Needing to do something more than running a bakery to provide for his growing family, Muhammad eventually became an over-the-road truck driver before he decided that he didn't like being away from his family for long periods of time. The family eventually moved to the Quad Cities in 1999 as Muhammad found work on the assembly line at John Deere in East Moline.
Pictured right - Alicia and Nassr Muhammad. Photo courtesy Quad City Times.
When Muhammad was laid off in 2013, he decided that he didn't want to go back to John Deere. Instead, he went back to his first love - cooking - and the he decided to try his hand at the multi-ethnic foods he learned in the kitchen over the years. He and his family - including two daughters and a son - manned food tents at local events and festivals. Confident that he could pull off a restaurant venture, the Muhammad's opened Nally's Kitchen in the summer of 2014. Mexican food is the main stay at the restaurant, but the Muhammad's will also do Mediterranean and Brazilian foods upon request for catering jobs. His son, Fernando, helps out in the restaurant while Alicia still works as a meat-slicer at nearby Oscar Mayer during the day, but helps out at night. 15-hour days are the norm for the Muhammad family at Nally's Kitchen.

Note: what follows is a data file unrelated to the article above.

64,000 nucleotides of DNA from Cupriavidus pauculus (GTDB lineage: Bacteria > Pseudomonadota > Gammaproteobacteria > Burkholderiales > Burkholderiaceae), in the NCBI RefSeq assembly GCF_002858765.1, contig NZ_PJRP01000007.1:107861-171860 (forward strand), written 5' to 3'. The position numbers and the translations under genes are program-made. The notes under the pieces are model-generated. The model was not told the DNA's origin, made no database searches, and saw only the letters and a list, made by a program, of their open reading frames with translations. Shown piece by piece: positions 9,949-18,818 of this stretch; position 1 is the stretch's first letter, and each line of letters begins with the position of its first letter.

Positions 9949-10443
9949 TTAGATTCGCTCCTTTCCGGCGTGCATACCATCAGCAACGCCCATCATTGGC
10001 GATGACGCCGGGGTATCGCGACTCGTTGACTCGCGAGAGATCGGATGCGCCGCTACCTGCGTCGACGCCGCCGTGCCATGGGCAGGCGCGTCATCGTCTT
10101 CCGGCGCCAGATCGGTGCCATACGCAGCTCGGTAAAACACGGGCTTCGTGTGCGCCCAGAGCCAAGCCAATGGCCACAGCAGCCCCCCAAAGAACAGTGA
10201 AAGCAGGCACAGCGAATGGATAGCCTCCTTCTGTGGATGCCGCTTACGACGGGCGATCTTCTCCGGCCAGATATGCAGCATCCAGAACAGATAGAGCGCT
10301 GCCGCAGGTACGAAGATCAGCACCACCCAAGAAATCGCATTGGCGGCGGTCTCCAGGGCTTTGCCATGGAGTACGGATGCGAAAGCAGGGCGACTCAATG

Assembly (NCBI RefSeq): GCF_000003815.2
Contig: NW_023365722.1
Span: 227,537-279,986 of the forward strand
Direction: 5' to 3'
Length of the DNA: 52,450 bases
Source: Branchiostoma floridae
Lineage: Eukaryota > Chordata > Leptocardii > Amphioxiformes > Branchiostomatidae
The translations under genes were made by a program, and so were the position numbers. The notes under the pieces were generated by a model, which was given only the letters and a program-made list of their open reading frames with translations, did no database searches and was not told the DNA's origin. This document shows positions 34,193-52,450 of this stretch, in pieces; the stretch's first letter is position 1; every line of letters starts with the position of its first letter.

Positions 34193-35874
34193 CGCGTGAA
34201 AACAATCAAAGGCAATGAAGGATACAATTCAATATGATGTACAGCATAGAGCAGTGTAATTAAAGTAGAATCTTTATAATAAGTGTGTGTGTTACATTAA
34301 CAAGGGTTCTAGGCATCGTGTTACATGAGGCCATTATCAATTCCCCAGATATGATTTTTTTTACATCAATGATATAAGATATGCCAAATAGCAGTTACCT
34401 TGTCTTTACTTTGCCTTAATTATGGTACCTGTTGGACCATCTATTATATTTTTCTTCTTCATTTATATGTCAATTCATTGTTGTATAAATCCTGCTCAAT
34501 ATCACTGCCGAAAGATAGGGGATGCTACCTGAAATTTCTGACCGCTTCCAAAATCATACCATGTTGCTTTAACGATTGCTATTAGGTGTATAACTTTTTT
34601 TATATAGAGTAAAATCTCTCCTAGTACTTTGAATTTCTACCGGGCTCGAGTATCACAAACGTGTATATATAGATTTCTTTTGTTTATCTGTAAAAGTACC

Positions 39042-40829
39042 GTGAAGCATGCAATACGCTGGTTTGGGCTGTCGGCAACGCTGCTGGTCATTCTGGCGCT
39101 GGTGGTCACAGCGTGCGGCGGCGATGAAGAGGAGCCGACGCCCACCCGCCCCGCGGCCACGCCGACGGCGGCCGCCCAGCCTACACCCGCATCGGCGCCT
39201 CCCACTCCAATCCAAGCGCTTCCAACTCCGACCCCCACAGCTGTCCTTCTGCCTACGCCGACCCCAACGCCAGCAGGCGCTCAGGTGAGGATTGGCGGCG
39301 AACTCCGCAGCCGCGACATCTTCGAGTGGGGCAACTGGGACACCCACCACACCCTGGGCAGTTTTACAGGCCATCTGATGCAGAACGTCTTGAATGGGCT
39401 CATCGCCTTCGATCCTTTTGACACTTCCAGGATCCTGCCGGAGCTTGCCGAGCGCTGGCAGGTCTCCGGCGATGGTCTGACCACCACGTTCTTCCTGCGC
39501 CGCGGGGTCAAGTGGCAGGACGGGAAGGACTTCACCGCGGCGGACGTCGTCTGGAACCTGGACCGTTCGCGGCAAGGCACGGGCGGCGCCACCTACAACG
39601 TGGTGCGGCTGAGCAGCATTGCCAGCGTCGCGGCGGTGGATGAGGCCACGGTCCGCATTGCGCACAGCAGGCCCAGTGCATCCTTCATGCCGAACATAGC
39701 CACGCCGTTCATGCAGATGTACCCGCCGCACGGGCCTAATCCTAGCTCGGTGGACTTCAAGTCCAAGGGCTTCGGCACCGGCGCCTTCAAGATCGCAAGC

Nally's Kitchen is situated in what was a former Maid-Rite location along Rockingham Road on Davenport's west side. (see map) We got into Nally's around 1 p.m. and there was a sizable crowd in the place having lunch when we first walked in, but it thinned out precipitously while we were eating. The place isn't all that fancy, but they do have some Diego Rivera prints on the walls of the well-lit dining room as well as a handful of flat screen televisions.